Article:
Use Hypnosis to Regulate Pain and Anxiety
Hypnosis has been in the news a lot. For instance, NiagaraThisWeek.com recently had a report on the benefits of hypnosis on the child-birth!
With the birth of her second child, Milligan used a hypnotherapist, who she and her husband saw once per week for half-hour sessions. She learned how to relax her body using specific breathing techniques to put her body in a calm state, which produces a natural anaesthesia.
Milligan’s success story isn’t the first one to be told about the medical benefits of hypnosis. Children are subjects of some of the greatest case studies about the medical uses of hypnosis. But before reviewing one that I am particularly fond of, we should consider (or reconsider) our understanding of hypnosis.
Case studies, as a method for evaluating the potential effectiveness of a therapeutic method, can serve as a sort of catalyst for rethinking hypnosis.
Hypnosis and Case Studies
There are many misconceptions, I think, about hypnosis. Hypnosis is often characterized as a way in which the hypnotherapist gains psychological control over a participant. We’ve all seen demonstrations of people “being put under a hypnotic spell” with bizarre or anomalous behavior (i.e. barking like a dog, acting as if they are in love with someone else, and so forth).
There is another (more therapeutic) use for hypnosis which deserves more attention. One of the ways in which we can appreciate medical uses of hypnotherapy is by reviewing case studies. Understanding the benefits of hypnosis may help us to rethink several of the medical and societal paradigms we use.
An 8-year-old’s struggle with fear and anxiety
Laurence Sugarman’s “Hypnosis: Teaching Children Self-Regulation” (Pediatrics in Review, Vol. 17, No. 1, Jan ’96) is a superb example of the kind of lesson case studies can teach us. I say this merely because it is commonplace, if not standard, to evaluate the empirical worth of a therapy on the basis of its numeric or quantifiable data. Case studies give us another spin, another way to appreciate the same therapies, or even new therapies.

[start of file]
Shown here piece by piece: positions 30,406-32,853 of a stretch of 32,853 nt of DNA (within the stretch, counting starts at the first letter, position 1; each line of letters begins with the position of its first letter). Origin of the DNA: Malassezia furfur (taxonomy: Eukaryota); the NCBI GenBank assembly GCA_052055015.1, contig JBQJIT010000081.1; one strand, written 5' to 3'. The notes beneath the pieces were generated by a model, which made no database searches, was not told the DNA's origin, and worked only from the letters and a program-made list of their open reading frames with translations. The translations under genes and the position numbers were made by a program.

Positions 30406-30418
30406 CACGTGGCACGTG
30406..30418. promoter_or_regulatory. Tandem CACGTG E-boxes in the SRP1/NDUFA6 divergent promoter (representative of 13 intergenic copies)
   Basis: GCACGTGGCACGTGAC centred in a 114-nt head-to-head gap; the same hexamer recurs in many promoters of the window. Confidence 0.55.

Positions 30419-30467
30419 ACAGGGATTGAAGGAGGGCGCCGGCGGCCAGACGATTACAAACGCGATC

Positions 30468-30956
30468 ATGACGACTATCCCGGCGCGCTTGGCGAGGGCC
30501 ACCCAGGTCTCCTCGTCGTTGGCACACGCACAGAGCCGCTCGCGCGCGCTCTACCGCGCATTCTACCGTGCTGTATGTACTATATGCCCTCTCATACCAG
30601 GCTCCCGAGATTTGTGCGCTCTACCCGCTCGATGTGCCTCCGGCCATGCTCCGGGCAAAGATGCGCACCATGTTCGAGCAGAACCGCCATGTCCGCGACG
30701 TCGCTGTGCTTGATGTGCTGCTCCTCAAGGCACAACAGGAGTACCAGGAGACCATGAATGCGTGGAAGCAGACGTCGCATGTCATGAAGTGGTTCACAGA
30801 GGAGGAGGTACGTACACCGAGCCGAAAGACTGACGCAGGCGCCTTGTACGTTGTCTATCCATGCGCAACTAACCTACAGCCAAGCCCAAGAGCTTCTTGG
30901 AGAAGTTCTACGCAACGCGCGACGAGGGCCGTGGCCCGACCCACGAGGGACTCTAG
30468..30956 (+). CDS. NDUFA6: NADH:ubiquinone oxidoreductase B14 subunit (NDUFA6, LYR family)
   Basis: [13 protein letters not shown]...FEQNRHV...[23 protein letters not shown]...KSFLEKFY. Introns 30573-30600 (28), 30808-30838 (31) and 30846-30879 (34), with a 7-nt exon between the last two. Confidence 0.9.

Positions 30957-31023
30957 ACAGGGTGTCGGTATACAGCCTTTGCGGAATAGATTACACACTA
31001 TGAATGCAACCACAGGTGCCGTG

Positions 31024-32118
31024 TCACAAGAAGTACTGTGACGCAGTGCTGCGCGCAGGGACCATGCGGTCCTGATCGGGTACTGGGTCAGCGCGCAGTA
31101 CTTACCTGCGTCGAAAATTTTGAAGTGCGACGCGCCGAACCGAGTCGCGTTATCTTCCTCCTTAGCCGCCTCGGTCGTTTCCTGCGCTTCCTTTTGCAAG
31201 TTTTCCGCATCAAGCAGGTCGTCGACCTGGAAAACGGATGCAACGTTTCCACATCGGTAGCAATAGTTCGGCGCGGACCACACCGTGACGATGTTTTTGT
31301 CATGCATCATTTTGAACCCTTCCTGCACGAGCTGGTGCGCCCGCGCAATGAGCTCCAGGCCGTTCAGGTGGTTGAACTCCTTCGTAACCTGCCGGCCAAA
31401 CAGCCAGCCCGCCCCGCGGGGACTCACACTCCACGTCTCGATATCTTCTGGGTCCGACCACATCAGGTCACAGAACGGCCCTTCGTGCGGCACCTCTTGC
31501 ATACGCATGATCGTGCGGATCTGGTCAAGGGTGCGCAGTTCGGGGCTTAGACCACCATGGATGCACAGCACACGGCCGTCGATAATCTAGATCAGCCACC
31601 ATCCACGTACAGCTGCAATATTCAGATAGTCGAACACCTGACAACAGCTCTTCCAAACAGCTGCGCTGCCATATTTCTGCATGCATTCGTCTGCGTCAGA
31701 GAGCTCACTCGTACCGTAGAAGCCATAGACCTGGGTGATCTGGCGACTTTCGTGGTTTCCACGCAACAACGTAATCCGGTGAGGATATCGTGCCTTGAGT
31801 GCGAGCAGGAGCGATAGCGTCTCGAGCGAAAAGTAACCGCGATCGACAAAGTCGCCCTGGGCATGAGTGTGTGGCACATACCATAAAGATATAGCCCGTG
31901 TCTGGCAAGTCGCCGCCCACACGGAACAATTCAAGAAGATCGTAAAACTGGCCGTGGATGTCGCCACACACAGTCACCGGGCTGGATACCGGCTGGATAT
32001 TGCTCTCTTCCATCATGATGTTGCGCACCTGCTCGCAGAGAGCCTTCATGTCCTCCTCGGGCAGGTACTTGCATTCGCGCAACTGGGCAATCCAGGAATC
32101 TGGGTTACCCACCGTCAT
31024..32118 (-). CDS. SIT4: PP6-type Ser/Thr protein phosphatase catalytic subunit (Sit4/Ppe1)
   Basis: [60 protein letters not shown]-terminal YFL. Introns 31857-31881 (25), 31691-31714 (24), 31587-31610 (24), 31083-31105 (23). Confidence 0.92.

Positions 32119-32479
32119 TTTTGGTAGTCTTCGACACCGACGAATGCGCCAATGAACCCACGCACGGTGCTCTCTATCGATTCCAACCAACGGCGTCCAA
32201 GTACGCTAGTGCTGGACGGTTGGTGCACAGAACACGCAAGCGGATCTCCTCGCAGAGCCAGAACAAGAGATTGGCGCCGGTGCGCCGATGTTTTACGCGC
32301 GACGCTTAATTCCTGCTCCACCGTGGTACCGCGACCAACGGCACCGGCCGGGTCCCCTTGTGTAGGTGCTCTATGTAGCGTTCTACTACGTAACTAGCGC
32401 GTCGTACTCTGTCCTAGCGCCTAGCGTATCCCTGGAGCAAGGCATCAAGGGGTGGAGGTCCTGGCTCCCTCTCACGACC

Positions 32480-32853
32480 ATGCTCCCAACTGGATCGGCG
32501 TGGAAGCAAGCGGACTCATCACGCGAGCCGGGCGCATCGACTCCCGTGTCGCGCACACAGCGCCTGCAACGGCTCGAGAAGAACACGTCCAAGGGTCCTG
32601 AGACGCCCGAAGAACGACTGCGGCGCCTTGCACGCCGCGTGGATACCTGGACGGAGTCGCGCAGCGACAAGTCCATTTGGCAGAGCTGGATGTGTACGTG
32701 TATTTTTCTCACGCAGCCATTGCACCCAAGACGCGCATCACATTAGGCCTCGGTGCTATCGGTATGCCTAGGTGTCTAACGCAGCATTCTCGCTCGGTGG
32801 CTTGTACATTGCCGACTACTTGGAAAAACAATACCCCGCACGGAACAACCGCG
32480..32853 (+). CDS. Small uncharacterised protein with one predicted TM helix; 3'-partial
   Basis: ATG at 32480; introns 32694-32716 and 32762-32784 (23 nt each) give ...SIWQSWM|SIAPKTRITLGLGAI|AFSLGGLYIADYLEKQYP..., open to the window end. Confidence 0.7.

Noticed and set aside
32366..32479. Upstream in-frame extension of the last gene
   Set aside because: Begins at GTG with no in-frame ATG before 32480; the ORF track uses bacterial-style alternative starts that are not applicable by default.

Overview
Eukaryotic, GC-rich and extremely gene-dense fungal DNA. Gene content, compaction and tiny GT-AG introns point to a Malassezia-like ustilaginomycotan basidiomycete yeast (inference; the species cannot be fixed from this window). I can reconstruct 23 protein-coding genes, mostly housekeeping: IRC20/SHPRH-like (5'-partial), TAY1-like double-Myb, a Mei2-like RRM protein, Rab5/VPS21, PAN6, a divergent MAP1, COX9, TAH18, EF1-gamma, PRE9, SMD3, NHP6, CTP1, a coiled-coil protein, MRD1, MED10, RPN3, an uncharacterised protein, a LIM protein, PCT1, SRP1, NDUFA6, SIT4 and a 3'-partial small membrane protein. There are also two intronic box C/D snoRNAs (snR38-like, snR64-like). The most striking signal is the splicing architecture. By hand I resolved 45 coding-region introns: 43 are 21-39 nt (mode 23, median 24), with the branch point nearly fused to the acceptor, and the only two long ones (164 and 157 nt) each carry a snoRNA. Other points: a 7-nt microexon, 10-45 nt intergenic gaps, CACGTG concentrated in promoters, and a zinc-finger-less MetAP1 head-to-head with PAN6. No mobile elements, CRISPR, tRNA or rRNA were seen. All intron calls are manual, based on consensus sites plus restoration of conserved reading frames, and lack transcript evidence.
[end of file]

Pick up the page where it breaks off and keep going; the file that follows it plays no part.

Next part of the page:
Sugarman discusses an 8-year-old suffering from “obstructive uropathy.” Treatment required an 8-week hospitalization that effected her deeply on a psychological level. According to Sugarman, Karie’s (whose original name has been changed) fear and anxiety culminated in her (weekly) erthropoitin injections. Karie’s doctor realized that the time required to calm Karie down was too much (20 mins every time) and began to think about alternative ways to approach this.
How hypnosis can lead a child from fear and anxiety to ‘playful cats’
He advised Karie’s family to think about hypnosis. Hypnosis would “diminish her procedure-associated anxiety and facilitate adjustment to her disease.” In simple terms: Karie associated her weekly treatment with the anxiety and fear-ridden experience of her hospitalization and (more generally) of her sickness. Hypnosis would dissolve that link and allow her to remain calm during treatments.
After her very first visit, Sugarman reports that Karie had learned how to use a past-memory of pain that didn’t yield anxiety and fear. She would “focus her attention while staring at a coin she held at arm’s length” as a medium for her to think about the memory of her cat playfully scratching her. Her focus on the coin motivated a memory of pain that Karie was at home in, that is, familiar with: the pain wasn’t associated with any fear or anxiety. The pain resulted from something Karie was fond of–her cat–and she would focus her mind on that while she was undergoing treatments.
Sugarman goes on to explain ways in which Karie modified and/or articulated her method of projection. Thus, instead of merely remembering her kitten scratching, Karie learned to modify herself such that the remembered (and imagined) cat was ‘being playful’. The benefits were manifest: Karie progressed rapidly from increased calmness to “I didn’t even feel a shot.”
The moral of the story
Sugarman’s story tells us two things. One: children can be great candidates for hypnotherapy. This may be a result of their imagination. Two: Case studies of individuals who have undergone hypnosis for a medical reason can lead to a different way of understanding just what hypnosis does or (more importantly) what it can be useful for!